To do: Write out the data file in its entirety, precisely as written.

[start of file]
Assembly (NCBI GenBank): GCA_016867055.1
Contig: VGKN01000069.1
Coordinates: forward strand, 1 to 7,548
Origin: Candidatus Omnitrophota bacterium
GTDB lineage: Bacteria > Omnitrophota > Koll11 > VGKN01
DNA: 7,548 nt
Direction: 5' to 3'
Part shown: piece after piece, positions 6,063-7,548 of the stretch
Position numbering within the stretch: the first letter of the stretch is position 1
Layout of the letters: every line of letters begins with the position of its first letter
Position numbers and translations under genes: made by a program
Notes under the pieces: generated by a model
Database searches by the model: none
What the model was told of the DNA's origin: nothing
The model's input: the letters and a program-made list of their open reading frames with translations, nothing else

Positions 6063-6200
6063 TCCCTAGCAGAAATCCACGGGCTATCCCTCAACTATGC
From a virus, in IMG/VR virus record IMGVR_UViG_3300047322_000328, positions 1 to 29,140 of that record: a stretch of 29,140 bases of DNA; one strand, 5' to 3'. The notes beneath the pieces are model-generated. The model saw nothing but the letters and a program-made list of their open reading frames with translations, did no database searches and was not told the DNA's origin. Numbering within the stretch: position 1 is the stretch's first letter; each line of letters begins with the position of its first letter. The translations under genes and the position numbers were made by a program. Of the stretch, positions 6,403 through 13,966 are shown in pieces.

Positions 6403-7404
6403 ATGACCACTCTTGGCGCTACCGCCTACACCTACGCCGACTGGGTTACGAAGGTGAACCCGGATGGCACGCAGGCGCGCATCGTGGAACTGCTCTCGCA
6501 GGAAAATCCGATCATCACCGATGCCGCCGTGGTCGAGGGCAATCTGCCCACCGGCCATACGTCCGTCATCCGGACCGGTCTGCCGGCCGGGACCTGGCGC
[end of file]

Assembly (NCBI GenBank): GCA_016867055.1
Contig: VGKN01000069.1
Coordinates: forward strand, 1 to 7,548
Origin: Candidatus Omnitrophota bacterium
GTDB lineage: Bacteria > Omnitrophota > Koll11 > VGKN01
DNA: 7,548 nt
Direction: 5' to 3'
Part shown: piece after piece, positions 6,063-7,548 of the stretch
Position numbering within the stretch: the first letter of the stretch is position 1
Layout of the letters: every line of letters begins with the position of its first letter
Position numbers and translations under genes: made by a program
Notes under the pieces: generated by a model
Database searches by the model: none
What the model was told of the DNA's origin: nothing
The model's input: the letters and a program-made list of their open reading frames with translations, nothing else

Positions 6063-6200
6063 TCCCTAGCAGAAATCCACGGGCTATCCCTCAACTATGC
From a virus, in IMG/VR virus record IMGVR_UViG_3300047322_000328, positions 1 to 29,140 of that record: a stretch of 29,140 bases of DNA; one strand, 5' to 3'. The notes beneath the pieces are model-generated. The model saw nothing but the letters and a program-made list of their open reading frames with translations, did no database searches and was not told the DNA's origin. Numbering within the stretch: position 1 is the stretch's first letter; each line of letters begins with the position of its first letter. The translations under genes and the position numbers were made by a program. Of the stretch, positions 6,403 through 13,966 are shown in pieces.

Positions 6403-7404
6403 ATGACCACTCTTGGCGCTACCGCCTACACCTACGCCGACTGGGTTACGAAGGTGAACCCGGATGGCACGCAGGCGCGCATCGTGGAACTGCTCTCGCA
6501 GGAAAATCCGATCATCACCGATGCCGCCGTGGTCGAGGGCAATCTGCCCACCGGCCATACGTCCGTCATCCGGACCGGTCTGCCGGCCGGGACCTGGCGC